Wednesday, November 29, 2006

U.S. moving up to 2,700 troops into Baghdad

WASHINGTON (CNN) -- In an effort to restore security in Baghdad, the U.S. military plans to move at least three more battalions of American soldiers into the Iraqi capital, a senior Pentagon official said.

Between 500 and 900 troops are in an Army battalion, but the Pentagon official could not give the exact number of troops involved in the movements.

The official said the troops will not include Marines based in Sunni-dominated Anbar province, where troops and insurgents have been fighting along the Euphrates River corridor. Instead, the official said, the troops will be moved from more peaceful regions, such as northern Iraq.

The troop shifts won't require an increase in forces in the country, the official said.

Some troops are in the Baghdad area but will be moved closer into the city.

As sectarian violence rages in parts of Iraq, securing Baghdad has been the top priority in the U.S. strategy to bring democracy to the country.

Iraqi Prime Minister Nuri al-Maliki's government hasn't been able to devise an effective strategy to stem the Sunni-Shiite violence that some observers say has plunged Iraq into civil war.

Former Secretary of State Colin Powell, speaking at meeting of business leaders in Dubai on Wednesday, said Iraq's violence meets the standard of a "civil war." (Full story)

President Bush this week refused to debate whether Iraq was experiencing civil war. He called the latest violence "part of a pattern" of attacks by al Qaeda in Iraq to divide Shiites and Sunnis. (Full story)

President Bush was in Amman, Jordan, on Wednesday for a meeting with Iraqi Prime Minister Nuri al-Maliki, but the talks were put off after public disclosure of U.S. doubts about his capacity to control sectarian warfare. The two are scheduled to meet Thursday, the White House said. (Full story)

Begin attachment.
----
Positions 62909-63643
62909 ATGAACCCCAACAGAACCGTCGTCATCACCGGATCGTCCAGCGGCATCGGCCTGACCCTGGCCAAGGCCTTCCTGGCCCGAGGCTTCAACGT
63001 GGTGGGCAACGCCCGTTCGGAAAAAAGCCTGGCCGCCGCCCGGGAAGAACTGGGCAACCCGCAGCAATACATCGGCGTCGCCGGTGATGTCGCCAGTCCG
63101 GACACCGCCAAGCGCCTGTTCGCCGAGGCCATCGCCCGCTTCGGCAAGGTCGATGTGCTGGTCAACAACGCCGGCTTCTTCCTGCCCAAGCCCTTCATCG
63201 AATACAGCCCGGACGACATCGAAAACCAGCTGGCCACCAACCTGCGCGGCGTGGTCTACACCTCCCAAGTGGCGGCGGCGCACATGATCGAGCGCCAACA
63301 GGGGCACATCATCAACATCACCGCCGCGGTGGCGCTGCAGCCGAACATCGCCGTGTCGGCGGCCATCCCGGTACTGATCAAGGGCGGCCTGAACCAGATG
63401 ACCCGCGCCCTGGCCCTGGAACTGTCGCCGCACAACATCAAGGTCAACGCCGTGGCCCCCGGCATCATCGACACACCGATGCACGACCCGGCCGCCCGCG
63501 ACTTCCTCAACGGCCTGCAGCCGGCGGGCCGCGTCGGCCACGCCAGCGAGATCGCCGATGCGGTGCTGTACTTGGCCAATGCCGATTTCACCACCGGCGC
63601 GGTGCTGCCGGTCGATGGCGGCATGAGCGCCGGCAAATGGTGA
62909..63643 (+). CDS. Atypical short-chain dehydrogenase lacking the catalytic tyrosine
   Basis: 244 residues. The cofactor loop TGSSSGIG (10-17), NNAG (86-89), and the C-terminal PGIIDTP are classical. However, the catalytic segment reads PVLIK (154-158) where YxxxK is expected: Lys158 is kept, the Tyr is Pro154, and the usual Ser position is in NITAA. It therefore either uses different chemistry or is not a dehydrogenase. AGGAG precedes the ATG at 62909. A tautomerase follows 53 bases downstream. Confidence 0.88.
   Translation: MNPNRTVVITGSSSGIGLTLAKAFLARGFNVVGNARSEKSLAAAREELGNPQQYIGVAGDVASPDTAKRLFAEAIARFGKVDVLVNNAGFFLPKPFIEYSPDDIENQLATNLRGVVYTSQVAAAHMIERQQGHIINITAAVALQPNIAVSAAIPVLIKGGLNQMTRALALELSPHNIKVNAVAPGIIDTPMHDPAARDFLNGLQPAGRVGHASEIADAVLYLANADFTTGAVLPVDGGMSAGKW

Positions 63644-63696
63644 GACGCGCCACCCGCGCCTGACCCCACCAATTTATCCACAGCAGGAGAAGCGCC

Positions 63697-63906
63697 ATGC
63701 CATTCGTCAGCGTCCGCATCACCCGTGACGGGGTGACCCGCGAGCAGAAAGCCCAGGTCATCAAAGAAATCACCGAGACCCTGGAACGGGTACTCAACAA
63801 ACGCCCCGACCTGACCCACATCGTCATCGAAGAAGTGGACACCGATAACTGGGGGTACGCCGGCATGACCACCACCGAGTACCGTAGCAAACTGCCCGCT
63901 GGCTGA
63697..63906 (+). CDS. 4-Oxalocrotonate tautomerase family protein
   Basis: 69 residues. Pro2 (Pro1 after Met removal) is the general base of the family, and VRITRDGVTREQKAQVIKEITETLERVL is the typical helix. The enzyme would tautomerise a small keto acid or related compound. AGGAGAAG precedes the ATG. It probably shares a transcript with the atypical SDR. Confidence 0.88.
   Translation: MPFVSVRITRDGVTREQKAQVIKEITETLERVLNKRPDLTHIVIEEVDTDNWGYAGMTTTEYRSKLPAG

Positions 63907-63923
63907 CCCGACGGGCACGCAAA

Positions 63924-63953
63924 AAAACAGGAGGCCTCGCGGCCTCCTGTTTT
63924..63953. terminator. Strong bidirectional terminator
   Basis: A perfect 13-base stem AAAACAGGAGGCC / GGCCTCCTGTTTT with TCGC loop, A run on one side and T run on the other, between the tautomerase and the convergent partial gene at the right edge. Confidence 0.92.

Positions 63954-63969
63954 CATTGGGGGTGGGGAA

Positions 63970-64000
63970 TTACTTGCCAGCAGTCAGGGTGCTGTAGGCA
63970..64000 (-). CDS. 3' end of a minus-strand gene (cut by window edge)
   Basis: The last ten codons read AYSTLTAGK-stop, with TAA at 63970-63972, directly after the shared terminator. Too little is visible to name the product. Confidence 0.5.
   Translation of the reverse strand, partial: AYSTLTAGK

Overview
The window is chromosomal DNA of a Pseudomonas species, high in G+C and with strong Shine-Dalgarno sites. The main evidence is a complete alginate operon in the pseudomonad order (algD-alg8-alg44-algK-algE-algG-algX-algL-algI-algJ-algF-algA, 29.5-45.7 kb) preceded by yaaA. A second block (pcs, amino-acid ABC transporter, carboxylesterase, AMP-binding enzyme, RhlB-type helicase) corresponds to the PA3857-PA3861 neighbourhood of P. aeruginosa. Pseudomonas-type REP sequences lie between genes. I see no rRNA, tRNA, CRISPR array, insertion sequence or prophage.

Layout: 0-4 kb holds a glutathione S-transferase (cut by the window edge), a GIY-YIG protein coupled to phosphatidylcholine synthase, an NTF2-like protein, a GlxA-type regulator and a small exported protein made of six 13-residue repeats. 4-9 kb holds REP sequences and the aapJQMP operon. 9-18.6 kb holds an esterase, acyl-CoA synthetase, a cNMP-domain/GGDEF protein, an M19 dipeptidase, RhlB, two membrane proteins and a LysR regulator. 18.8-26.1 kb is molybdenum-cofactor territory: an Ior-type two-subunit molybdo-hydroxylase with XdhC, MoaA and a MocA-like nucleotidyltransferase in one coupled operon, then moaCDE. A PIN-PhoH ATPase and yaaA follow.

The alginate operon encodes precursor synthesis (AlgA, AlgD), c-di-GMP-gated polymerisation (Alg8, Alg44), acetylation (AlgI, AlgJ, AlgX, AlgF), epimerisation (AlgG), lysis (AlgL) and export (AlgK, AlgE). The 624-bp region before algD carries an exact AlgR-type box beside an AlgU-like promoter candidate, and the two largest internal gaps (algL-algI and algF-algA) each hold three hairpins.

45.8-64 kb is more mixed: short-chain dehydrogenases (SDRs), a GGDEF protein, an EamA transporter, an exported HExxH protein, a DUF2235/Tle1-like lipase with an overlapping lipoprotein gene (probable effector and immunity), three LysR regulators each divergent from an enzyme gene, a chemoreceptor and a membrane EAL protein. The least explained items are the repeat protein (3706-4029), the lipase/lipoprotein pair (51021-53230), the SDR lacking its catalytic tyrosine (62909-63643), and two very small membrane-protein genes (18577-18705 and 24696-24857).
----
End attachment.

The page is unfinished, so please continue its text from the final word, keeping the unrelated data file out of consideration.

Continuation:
Al-Maliki's his political standing weakened when allies of cleric Muqtada al-Sadr, a key Shiite supporter of al-Maliki's government, said Wednesday they were stopping their participation as Cabinet ministers and members of parliament. (Full story)

Other developments

The Pentagon on Wednesday released the identity of the missing flier whose F-16 crashed near Baghdad on Monday. He is Maj. Troy L. Gilbert, who is listed as duty status whereabouts unknown. It said Gilbert is assigned to the 309th Fighter Squadron, Luke Air Force Base, Arizona. (Watch why military thinks pilot killed in crash )

The Iraq Study Group, the bipartisan panel assessing U.S. policies in the war in Iraq, will issue its report next Wednesday, a source told CNN. The report, prepared at the urging of Congress, is expected to include recommendations that will help the Bush administration deal with the conflict.

Fighting Wednesday between coalition forces and insurgents shut down the city of Baquba, killing scores of militants and civilians, The Associated Press reported. (Full story)


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